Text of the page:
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No one who was raised by humans was brought up by perfect parents. But the spectrum of what “not perfect” is varies greatly from household to household. Not perfect could mean a mother and a father who simply made a few expected mistakes here and there, or individuals who worked all the time and were never there for the moments and lessons that counted. It could characterize parents who were never supportive or showed affection or others who may have been verbally, physically, or even sexually abusive. The increase in severity among these examples isn’t difficult to see, but whether you simply didn’t get enough time with your parents or received too much inappropriate attention from them, these experiences influence who we become, for better or worse. The question is, how long are you allowed to blame your upbringing for the poor choices you’ve yet to take responsibility for as an adult?

I’ve thought about this idea off-and-on for a while but never came to a conclusive answer, mostly due to the fact that although anyone over the age of 18 can rightfully call themselves a grown up, it doesn’t mean that they have in fact grown up and dealt with certain aspects of their rearing. This topic once again popped in my mind last night and the night before while watching Evelyn Lozada’s special on Iyanla Vanzant’s (incredible) new show, “Fix My Life,” as virtually every poor decision we’ve seen Ev make on “Basketball Wives,” and many before, was traced back to her relationship with her parents. Evelyn’s atrocious temper and violent ways with women were found to be rooted in the way she watched her own mother handle conflict, and her acceptance of Chad, and other men’s, cheating was said to be a direct result of her father not being in her life, and by extension, a generational curse evidenced by the fact that Evelyn’s father cheated on her mother while she was pregnant with her. Though I’ve never been a fan of the cliché way in which every decision one makes in adulthood is whittled down to an experience from their childhood, after watching these back-to-back specials, I’ve come to see Iyanla is the absolute truth (I’d add the way and the life if it weren’t blasphemous), so I’d never try to discredit her psychological expertise as a life coach. Still, I can’t help but feel like these childhood connections come to be used as a crutch for people who simply have not acknowledged the err of their own ways.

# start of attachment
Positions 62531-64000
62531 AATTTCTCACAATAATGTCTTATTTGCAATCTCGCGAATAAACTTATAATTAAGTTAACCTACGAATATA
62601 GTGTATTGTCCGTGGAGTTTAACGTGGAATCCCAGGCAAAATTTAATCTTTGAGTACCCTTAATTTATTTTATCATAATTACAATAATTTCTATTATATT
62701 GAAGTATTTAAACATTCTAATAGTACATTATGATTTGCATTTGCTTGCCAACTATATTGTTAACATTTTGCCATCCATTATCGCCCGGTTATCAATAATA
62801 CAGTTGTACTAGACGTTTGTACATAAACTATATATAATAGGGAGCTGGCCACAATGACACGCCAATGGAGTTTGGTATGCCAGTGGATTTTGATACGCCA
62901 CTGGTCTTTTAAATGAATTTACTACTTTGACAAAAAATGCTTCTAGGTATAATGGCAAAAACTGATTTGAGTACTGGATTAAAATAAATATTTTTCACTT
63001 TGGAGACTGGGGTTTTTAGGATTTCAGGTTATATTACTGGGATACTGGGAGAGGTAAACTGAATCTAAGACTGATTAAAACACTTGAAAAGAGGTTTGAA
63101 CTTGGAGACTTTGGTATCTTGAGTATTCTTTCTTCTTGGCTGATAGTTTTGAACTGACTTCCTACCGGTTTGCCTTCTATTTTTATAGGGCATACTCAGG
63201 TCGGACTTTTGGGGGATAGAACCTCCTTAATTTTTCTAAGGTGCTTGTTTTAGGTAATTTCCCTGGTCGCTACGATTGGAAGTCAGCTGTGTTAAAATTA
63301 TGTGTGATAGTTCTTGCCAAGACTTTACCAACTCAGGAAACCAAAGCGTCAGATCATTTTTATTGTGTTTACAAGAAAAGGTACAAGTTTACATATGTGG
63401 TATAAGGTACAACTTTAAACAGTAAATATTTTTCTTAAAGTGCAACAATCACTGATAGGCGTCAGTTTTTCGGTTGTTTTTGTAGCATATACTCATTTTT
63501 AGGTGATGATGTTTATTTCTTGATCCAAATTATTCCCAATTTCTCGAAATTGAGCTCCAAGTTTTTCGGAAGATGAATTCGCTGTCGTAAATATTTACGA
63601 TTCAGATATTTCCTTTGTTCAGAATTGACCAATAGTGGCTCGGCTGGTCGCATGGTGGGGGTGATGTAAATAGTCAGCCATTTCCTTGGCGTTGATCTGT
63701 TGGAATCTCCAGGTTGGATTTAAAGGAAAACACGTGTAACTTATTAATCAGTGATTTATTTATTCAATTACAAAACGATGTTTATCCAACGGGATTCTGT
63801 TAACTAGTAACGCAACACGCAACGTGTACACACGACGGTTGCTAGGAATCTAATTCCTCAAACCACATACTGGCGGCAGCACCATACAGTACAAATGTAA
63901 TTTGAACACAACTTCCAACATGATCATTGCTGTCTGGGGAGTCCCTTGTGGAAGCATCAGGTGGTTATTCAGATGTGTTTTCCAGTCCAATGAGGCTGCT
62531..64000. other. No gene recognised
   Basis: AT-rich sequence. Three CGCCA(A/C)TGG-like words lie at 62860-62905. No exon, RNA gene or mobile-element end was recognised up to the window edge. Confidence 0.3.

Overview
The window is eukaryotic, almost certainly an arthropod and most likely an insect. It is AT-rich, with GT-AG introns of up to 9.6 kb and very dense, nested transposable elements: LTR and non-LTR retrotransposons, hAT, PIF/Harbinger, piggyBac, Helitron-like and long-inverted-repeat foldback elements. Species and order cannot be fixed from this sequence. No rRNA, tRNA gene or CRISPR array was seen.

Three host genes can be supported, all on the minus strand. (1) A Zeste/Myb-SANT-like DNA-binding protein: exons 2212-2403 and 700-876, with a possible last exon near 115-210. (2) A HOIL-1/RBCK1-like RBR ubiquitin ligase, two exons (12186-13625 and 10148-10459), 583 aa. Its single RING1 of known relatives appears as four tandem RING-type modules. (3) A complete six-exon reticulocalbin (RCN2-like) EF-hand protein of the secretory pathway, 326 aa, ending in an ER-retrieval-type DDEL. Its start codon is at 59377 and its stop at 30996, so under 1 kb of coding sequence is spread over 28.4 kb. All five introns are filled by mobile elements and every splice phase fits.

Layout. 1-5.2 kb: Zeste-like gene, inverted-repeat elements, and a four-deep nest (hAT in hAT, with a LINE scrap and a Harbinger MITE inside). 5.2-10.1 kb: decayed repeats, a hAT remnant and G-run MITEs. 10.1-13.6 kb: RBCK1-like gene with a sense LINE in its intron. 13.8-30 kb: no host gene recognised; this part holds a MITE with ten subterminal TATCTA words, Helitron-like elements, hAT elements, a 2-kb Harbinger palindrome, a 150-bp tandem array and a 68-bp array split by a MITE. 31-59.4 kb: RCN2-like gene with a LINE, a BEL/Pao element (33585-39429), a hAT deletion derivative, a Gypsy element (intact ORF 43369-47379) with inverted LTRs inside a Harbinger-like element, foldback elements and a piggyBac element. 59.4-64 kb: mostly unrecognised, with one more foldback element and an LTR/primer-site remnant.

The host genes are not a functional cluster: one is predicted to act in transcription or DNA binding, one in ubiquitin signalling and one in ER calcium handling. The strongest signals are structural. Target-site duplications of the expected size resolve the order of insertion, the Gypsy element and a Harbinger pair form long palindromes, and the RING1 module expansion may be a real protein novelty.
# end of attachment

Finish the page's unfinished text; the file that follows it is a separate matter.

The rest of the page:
The thing is, you know when you’re doing something wrong — or at least something that is yielding unpleasant results in your life — even if you don’t know why. Just using the details of Evelyn’s life she exposed last night as a springboard, when you wind up pregnant at 16 by a boy who was cheating on you, I would think a little light bulb would go off in your head that would make you say, “I don’t want to experience hurt like this again. An easy way to prevent a repeat situation would be not to jump into bed with men who don’t value me.” Trust me, I know this is easier said than done. But there’s a huge difference in not knowing better so you can’t do better and knowing that what you’re doing is wrong, but not having the willpower to take another course of action. In my view, Evelyn, at 36 years old, is a part of the latter group, but was behaving as though she was a part of the former.